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Abhishek Purohit at Moti Bagh
January 14, 2011
Orissa have never made it to a Ranji Trophy final. Almost a decade ago, they played Baroda for a place in the final at the GSFC Ground in Vadodara. Rashmi Parida made 94 and 71, but Orissa conceded a massive first-innings lead, and with it the semi-final. It took ten years and a different team for Parida to gain another shot at domestic glory. The opponent hasn't changed, but Parida is now a professional player for Rajasthan, and his twin half-centuries have put them on course for their first Ranji crown at the Moti Bagh Stadium in Vadodara.
Parida was understandably elated at the prospect of being able to win the premier domestic tournament for the first time. "That was the biggest match of my life then. And this is the biggest match now. It is very satisfying to play the final for the first time in my career," Parida said. "Last time, I could not help my team beat Baroda. This is another chance for me. It is a challenge, and I want to do it this time. If I can, it will be memorable for the rest of my life."
Rajasthan's batting has been bolstered by the presence of the three professionals - Aakash Chopra, Hrishikesh Kanitkar and Parida - and they have hardly suffered a collapse this season. But they were stuttering today at 11 for 3, then 61 for 4, and all the hard work over nine matches was under danger of coming unstuck. But despite the early departure of Chopra and Kanitkar, Parida's calming presence in the middle was reassuring for Rajasthan. "I have to credit the Baroda bowlers for creating pressure. At that stage, our plan was to play out 10-15 overs and try to build a partnership of 30-40 runs, and then we would be back in the game. I did not add many with Robin Bist, but we tried to play ourselves in and tire out the bowlers."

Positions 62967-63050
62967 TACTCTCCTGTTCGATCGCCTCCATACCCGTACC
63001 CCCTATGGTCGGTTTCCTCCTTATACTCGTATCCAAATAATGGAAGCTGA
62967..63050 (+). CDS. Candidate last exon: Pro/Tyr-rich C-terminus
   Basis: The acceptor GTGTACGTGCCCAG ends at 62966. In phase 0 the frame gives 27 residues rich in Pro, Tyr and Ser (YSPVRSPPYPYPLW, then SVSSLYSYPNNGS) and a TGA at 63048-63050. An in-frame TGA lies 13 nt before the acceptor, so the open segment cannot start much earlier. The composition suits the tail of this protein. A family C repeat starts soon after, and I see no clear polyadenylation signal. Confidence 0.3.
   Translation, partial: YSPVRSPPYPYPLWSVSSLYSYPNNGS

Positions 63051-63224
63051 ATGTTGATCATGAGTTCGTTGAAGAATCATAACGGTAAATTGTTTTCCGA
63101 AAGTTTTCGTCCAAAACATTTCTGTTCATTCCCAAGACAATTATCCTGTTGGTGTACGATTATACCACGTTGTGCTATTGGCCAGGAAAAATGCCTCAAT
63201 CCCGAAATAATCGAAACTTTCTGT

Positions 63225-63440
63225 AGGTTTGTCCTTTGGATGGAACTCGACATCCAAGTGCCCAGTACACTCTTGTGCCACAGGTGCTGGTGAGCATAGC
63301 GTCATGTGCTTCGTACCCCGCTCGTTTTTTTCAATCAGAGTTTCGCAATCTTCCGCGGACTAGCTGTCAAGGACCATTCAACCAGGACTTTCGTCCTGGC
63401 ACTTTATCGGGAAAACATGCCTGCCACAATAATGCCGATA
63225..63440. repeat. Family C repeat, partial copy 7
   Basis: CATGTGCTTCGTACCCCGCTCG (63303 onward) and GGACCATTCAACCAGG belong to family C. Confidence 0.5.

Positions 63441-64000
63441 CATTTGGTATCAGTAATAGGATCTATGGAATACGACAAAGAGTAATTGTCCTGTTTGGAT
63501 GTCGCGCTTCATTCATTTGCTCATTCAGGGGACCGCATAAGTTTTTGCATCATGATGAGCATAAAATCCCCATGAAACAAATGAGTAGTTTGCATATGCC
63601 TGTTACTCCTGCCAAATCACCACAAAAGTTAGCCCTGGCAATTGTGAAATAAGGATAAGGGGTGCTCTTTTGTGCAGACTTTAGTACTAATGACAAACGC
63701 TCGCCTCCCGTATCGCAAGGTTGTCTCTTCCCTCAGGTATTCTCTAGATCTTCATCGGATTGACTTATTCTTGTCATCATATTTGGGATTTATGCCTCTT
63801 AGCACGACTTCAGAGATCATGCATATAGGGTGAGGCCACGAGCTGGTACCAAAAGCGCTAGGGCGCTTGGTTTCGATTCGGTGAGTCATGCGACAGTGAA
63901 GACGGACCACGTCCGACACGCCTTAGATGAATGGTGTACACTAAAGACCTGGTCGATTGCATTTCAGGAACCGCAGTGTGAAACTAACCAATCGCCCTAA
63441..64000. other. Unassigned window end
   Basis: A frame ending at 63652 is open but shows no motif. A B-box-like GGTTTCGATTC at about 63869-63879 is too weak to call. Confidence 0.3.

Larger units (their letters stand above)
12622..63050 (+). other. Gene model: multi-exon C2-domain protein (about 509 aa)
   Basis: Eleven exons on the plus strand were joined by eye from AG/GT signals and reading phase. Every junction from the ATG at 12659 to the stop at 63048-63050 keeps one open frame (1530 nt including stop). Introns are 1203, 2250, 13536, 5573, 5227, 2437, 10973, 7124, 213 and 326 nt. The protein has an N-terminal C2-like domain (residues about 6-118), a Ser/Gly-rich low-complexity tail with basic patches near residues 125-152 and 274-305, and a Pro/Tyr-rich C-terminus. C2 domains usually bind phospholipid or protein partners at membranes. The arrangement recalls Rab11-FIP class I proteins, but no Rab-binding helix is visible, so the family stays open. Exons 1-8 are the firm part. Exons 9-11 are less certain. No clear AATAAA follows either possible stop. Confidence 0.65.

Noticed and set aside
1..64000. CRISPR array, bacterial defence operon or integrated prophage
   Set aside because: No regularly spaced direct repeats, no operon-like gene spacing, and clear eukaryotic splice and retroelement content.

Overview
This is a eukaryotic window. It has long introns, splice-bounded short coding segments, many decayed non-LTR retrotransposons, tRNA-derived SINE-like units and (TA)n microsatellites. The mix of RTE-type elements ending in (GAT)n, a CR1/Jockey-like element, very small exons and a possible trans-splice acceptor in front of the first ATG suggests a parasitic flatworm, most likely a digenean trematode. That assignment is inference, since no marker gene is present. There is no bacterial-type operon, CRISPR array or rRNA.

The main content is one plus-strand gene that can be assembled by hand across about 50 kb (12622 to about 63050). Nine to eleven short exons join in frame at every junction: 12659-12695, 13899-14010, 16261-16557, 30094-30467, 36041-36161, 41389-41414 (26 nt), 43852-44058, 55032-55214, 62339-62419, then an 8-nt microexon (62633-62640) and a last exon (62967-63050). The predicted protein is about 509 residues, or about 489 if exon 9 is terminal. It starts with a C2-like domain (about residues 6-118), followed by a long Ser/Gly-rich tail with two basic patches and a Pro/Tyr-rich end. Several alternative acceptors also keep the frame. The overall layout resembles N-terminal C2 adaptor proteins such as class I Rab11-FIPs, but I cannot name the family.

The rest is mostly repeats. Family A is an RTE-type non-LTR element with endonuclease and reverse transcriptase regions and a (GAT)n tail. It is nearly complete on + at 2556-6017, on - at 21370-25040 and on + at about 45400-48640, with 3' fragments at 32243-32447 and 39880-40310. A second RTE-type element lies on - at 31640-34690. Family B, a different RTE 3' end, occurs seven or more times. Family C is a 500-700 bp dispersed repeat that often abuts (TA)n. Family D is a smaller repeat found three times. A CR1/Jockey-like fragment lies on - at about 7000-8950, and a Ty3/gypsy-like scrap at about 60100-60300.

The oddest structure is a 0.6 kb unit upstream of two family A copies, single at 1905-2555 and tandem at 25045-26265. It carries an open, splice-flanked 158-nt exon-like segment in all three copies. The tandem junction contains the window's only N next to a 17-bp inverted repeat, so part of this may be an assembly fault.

Parida added 50 with Bist, but it was his unbeaten 140-run partnership with former India Under-19 captain Ashok Menaria that took the game away from Baroda. Menaria was the aggressor in the stand, and Parida advised him to play his natural game. "I always like to be aggressive. I was trying to be defensive initially, but that has never been my game, and I was getting a bit bogged down," Menaria said. "But Paddybhai told me that if you feel like going for your shots, just go for them."
And Menaria did. His assault on Bhargav Bhatt, whom he hit for three sixes in an over, emphatically swung the momentum in favour of the visitors. Menaria explained that he had planned the charge. "Actually Bhatt was bothering me since long. He was bowling consistently in the right areas, and there were close-in fielders. There was no one on the straight boundary; there was a deep midwicket I think. I thought that if I get it out of the middle of the bat, the ball would clear the ropes anyways. So I decided to hit out. After that the field spread and I was able to take runs easily."
There had been ecstatic celebrations in the Rajasthan camp after they had taken the first-innings lead earlier today, but both Parida and Menaria felt the match was not over yet. "The game is still open, and anything can happen on the last day," Menaria said. According to Parida, Rajasthan's plan will be to bat till lunch tomorrow, and take it from there. In their ninth attempt, Rajasthan will hope to finish on the winning side in the final for the first time.
Abhishek Purohit is an editorial assistant at ESPNcricinfoFeeds: Abhishek Purohit
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